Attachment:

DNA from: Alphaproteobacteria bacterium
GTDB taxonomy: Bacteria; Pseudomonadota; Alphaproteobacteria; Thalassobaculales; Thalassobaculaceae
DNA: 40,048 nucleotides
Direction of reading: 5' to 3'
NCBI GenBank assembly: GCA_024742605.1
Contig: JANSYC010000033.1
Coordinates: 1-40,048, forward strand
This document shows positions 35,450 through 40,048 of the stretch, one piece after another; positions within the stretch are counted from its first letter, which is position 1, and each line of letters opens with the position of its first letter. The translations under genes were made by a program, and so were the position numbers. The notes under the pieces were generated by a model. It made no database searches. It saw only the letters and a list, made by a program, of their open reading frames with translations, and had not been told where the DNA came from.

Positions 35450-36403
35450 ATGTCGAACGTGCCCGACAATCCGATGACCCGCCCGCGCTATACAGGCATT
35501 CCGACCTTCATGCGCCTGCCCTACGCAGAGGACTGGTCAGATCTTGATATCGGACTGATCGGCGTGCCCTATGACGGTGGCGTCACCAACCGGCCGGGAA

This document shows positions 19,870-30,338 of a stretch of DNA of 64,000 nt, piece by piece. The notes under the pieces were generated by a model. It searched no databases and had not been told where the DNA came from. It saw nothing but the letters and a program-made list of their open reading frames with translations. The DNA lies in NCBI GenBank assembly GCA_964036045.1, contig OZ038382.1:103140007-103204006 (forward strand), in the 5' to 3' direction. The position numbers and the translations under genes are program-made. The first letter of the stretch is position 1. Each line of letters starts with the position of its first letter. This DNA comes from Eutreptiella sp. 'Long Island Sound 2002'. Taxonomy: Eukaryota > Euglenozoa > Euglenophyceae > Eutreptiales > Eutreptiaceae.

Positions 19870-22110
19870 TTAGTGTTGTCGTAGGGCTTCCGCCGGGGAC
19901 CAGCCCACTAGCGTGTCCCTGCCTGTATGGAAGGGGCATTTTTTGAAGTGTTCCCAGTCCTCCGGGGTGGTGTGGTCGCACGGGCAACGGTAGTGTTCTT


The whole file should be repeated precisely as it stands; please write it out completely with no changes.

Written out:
DNA from: Alphaproteobacteria bacterium
GTDB taxonomy: Bacteria; Pseudomonadota; Alphaproteobacteria; Thalassobaculales; Thalassobaculaceae
DNA: 40,048 nucleotides
Direction of reading: 5' to 3'
NCBI GenBank assembly: GCA_024742605.1
Contig: JANSYC010000033.1
Coordinates: 1-40,048, forward strand
This document shows positions 35,450 through 40,048 of the stretch, one piece after another; positions within the stretch are counted from its first letter, which is position 1, and each line of letters opens with the position of its first letter. The translations under genes were made by a program, and so were the position numbers. The notes under the pieces were generated by a model. It made no database searches. It saw only the letters and a list, made by a program, of their open reading frames with translations, and had not been told where the DNA came from.

Positions 35450-36403
35450 ATGTCGAACGTGCCCGACAATCCGATGACCCGCCCGCGCTATACAGGCATT
35501 CCGACCTTCATGCGCCTGCCCTACGCAGAGGACTGGTCAGATCTTGATATCGGACTGATCGGCGTGCCCTATGACGGTGGCGTCACCAACCGGCCGGGAA

This document shows positions 19,870-30,338 of a stretch of DNA of 64,000 nt, piece by piece. The notes under the pieces were generated by a model. It searched no databases and had not been told where the DNA came from. It saw nothing but the letters and a program-made list of their open reading frames with translations. The DNA lies in NCBI GenBank assembly GCA_964036045.1, contig OZ038382.1:103140007-103204006 (forward strand), in the 5' to 3' direction. The position numbers and the translations under genes are program-made. The first letter of the stretch is position 1. Each line of letters starts with the position of its first letter. This DNA comes from Eutreptiella sp. 'Long Island Sound 2002'. Taxonomy: Eukaryota > Euglenozoa > Euglenophyceae > Eutreptiales > Eutreptiaceae.

Positions 19870-22110
19870 TTAGTGTTGTCGTAGGGCTTCCGCCGGGGAC
19901 CAGCCCACTAGCGTGTCCCTGCCTGTATGGAAGGGGCATTTTTTGAAGTGTTCCCAGTCCTCCGGGGTGGTGTGGTCGCACGGGCAACGGTAGTGTTCTT